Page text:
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Minimum Wage Laws and Economic Wellbeing in the US

The minimum wage is an issue that is controversial in US politics due to its overall impact on the economy. Perspectives vary based on the benefits considered: either immediate gratification or long-term macroeconomic implications. I believe that a reasonable minimum wage should be established at a federal level in order to prevent abusive employment practices. However, laws that attempt to raise the base hourly wage at the state level usually have adverse economic consequences that impact workers far more than a potential minor increase in wages.

All salaries, including minimum wage, are established based on economic models within a competitive market. Each area and industry has a demand for and supply of labor that helps businesses and governments alike to establish wages. An artificially established minimum wage that is excessive will begin to destabilize this balance due to the changes that firms will have to implement. Any mandated wage increase requires businesses to compensate for their rising costs.

Some companies maintain low-skilled workers as a majority of their labor force. Increased salaries will result in significant expenses added to the balance sheet. In order to maintain growth, firms may choose to cut costs by streamlining the labor structure. That includes dismissing employees who do not have critical functions, limiting hours and benefits, and reducing any potential expansion. With respect to the labor demand-supply curve, there will eventually be an imbalance. There would be an excess supply of workers (due to layoffs and more people drawn to work by higher wages) and low demand (as firms would limit the hiring of low-skilled labor).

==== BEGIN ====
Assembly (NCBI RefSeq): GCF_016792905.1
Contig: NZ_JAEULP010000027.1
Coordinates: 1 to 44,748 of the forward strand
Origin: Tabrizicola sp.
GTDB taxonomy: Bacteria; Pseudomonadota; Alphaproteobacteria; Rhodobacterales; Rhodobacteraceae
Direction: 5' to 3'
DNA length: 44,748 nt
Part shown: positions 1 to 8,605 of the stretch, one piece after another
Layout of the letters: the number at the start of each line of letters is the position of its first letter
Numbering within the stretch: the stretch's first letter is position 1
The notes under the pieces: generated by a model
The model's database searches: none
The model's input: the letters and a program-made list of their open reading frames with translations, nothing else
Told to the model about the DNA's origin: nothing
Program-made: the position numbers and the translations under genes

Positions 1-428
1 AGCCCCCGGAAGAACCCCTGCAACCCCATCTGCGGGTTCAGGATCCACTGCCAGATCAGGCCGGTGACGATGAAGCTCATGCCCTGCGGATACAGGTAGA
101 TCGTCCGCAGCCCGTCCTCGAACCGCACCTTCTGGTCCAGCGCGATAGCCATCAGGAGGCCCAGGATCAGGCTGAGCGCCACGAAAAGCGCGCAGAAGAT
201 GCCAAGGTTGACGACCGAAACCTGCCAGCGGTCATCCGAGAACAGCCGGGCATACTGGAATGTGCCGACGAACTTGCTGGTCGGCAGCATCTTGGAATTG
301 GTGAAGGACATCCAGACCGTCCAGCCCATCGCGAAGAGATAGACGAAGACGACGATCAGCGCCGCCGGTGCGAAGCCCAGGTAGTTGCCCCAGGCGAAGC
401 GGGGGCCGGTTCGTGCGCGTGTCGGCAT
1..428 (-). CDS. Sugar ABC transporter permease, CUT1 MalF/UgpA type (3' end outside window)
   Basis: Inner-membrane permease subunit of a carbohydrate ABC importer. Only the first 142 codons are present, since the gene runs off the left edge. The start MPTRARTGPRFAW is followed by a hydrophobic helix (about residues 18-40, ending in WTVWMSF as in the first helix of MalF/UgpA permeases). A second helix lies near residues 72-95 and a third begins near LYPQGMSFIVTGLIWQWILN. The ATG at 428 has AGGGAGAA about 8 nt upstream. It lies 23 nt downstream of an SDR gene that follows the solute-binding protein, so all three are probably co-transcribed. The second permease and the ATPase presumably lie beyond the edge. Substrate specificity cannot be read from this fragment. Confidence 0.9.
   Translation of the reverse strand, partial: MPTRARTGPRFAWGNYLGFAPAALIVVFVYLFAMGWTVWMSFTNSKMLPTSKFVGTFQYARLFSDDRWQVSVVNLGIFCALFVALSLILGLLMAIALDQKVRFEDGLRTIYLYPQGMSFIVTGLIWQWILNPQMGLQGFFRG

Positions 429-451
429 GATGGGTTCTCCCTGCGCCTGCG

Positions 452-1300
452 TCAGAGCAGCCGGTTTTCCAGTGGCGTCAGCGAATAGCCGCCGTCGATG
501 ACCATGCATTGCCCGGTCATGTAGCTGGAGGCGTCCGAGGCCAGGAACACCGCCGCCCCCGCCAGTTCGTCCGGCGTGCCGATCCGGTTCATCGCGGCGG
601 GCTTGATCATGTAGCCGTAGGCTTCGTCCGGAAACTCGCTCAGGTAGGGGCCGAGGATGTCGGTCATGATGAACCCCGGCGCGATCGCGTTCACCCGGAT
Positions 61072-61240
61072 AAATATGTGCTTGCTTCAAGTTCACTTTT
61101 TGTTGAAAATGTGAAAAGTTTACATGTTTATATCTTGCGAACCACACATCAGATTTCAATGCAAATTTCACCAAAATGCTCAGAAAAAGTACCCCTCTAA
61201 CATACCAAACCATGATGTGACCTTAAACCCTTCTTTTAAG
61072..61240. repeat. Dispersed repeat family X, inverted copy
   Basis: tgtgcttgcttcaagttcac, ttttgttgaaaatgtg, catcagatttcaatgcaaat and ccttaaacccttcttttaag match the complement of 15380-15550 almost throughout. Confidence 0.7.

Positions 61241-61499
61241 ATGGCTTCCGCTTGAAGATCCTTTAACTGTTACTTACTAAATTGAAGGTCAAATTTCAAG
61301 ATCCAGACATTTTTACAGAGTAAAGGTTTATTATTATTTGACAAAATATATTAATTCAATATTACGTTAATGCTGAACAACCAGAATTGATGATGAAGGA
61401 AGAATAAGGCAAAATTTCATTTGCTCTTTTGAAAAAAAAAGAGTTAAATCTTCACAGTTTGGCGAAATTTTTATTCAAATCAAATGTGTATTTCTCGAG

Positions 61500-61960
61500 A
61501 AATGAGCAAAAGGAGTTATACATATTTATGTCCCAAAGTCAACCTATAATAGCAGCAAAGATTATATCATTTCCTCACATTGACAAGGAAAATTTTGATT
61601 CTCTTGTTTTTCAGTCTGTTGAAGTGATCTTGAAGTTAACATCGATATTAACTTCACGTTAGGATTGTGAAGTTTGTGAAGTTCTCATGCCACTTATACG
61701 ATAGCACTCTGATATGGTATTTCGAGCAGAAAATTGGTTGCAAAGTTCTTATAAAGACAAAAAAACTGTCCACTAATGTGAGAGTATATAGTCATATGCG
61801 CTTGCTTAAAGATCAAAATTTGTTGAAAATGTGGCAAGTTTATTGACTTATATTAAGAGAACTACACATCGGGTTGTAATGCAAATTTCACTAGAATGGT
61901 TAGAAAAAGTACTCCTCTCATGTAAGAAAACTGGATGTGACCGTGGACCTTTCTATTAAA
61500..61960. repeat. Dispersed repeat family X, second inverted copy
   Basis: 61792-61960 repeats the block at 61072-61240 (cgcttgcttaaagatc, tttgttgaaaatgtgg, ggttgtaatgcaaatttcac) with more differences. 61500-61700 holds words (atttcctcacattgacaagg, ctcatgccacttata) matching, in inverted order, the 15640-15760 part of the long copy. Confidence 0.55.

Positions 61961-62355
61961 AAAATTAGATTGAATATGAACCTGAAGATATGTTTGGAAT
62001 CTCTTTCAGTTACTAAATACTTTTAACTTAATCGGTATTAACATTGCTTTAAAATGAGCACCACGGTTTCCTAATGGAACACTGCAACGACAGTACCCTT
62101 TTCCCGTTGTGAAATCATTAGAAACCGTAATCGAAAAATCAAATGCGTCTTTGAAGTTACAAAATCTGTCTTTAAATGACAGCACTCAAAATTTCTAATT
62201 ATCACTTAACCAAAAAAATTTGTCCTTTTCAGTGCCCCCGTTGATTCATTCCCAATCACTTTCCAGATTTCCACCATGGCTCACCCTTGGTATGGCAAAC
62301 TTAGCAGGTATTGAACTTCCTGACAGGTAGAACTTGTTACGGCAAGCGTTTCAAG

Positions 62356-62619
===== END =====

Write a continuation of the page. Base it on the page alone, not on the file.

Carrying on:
The effect of a minimum wage is also reflected in the income of workers. It is a paradoxical phenomenon since any increase in the minimum wage is meant to increase the financial well-being of low-skilled working-class employees. A commonly made argument is that at the current minimum wage, it is difficult to work full-time and pay rent or mortgage without financial strain. However, even in states with wages significantly higher than the federally mandated minimum, the same principle applies.

Housing is a separate issue, as its pricing is dependent on scarcity. Nevertheless, as minimum wage increases, businesses are forced to accommodate by raising prices for consumers. The effect applies across industries and supply chains. At the same time, it has been shown that the average monthly income trajectories begin to decline significantly.

Therefore, the minimum wage has a cumulative effect on a worker’s long-term well-being. Reduced employment rates and lost wages disproportionately target a specific social group of low-skilled workers (mostly youth). In combination with increased prices, it begins to have an adverse socio-economic effect, since the workers continue to experience troubles with bills and have little money left to spend on commercial needs (creating more financial difficulties for businesses). In addition, a decrease in employment results in lost opportunities to gain experience. It reduces long-term upward economic mobility and career progression for individuals in this wage band. Minimum wage laws prove to be an ineffective method of improving economic well-being, most often resulting in destabilizing consequences.